How does the fact that I’m travelling on the world’s biggest airline change my travelling experience? Or the world’s biggest cruise liner? How does the fact that I’m working with the world’s biggest professional services firm change what I get from the lawyer, accountant, engineer etc assigned to me? What more do I get from buying a bottle from the world’s biggest winemaker? Or a toy from the world’s biggest department store?
It makes no difference.
And yet brands love to emphasise their size or the number of countries they operate in or the projects that they’ve been involved in. They think it provides reassurance. They think it gives them a storyline. It doesn’t.
It gives them big numbers but in most cases, it says nothing at all. Credentials in my view are much over-used and much over-rated. They don’t add to the excitement that consumers feel. And, given the complexity of most corporate structures, it could be argued that they often don’t ameliorate the risk of dealing with many entities. Credentials might feel important for investors, perhaps even for staff, to know they are part of a scale-driven entity, but at an individual customer level they are often a meaningless part of any promise and they seldom amount to proof of quality of delivery.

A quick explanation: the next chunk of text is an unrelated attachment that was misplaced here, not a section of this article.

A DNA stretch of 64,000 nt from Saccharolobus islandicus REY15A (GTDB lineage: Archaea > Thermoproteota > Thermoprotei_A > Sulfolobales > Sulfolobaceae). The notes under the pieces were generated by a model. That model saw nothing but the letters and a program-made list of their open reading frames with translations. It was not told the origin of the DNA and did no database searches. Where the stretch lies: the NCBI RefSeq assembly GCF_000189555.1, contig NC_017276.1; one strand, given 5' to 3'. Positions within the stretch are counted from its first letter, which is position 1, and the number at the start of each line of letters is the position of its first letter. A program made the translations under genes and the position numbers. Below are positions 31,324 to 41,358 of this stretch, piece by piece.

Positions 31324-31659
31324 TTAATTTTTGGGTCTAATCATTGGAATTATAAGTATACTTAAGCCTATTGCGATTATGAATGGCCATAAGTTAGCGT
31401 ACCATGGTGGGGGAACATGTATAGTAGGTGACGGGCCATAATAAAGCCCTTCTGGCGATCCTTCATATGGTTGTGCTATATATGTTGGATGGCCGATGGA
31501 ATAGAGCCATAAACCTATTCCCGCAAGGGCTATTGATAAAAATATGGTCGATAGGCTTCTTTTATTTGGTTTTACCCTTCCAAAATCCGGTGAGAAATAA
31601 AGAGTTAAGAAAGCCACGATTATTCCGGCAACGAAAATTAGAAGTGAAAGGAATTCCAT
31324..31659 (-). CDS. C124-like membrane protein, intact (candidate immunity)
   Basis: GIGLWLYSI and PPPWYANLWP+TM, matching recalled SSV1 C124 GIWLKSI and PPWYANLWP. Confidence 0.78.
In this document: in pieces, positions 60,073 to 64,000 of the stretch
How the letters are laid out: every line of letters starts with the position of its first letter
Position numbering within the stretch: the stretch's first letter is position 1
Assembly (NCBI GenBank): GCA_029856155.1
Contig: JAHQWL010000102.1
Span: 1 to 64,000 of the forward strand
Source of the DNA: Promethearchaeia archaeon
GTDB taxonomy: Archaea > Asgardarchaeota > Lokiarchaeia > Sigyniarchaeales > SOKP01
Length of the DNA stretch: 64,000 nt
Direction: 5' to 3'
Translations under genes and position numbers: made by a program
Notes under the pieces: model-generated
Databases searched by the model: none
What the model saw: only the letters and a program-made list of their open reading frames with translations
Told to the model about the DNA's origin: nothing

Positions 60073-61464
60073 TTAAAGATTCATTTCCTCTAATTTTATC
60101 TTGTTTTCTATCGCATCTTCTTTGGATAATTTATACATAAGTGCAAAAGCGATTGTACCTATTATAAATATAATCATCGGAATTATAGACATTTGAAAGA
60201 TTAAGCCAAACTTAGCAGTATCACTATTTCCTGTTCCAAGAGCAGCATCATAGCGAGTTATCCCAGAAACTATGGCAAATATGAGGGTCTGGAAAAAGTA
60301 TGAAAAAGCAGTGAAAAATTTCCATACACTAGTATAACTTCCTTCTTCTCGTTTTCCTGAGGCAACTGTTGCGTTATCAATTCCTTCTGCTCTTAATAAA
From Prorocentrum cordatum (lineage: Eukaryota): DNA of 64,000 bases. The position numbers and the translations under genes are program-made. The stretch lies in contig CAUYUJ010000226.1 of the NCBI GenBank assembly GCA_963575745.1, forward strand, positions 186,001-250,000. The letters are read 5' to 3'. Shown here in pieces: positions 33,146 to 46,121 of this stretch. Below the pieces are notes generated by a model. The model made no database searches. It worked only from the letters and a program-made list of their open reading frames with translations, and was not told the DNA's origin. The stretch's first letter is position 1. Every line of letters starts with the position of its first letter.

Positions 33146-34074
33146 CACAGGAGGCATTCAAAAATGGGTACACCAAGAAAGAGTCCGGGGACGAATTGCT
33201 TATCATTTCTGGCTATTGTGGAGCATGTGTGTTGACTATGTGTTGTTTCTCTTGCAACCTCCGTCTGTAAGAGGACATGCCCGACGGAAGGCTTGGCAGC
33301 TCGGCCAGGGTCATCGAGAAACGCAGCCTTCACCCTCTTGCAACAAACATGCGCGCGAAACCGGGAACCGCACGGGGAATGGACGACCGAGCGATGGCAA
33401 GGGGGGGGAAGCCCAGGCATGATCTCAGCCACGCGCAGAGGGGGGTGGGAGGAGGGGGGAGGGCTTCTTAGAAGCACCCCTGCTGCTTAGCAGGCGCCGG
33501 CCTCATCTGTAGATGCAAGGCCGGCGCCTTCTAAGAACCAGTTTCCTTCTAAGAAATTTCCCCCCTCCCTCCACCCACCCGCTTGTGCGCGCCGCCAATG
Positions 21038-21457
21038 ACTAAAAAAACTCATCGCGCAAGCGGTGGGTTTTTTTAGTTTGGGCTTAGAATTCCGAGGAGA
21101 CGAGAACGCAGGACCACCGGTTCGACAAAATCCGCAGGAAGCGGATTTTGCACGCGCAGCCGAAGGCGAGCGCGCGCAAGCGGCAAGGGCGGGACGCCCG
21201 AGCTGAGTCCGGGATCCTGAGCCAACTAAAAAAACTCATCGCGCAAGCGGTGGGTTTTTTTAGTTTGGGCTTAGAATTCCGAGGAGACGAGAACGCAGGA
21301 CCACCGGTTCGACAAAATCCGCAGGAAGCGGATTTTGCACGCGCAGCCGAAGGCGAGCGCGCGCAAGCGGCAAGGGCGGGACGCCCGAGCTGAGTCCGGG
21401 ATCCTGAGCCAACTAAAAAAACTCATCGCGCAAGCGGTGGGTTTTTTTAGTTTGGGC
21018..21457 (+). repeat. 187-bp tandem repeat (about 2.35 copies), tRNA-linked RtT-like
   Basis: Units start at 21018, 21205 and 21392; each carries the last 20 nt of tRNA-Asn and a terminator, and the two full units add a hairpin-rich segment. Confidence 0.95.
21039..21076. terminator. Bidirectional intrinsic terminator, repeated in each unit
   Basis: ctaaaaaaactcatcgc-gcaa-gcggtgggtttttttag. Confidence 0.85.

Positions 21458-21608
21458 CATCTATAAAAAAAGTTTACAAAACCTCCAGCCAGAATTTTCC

Roger has this phrase that sums up the use of credentials so well. So many companies, he says, are experts at writing to themselves. They find all this scale and proof remarkably comforting. It makes them feel like part of something great. It makes them feel they have something impressive to talk about.
But unless you can specificially show me how all this scale, all this wealth, all this knowledge, all these resources are focused on improving what your customers get in their day to day dealings with you, too often the gizmo presentations and the “About us” pages and the map-packed corporate profiles are just popcorn. Crunchy data – and hot air.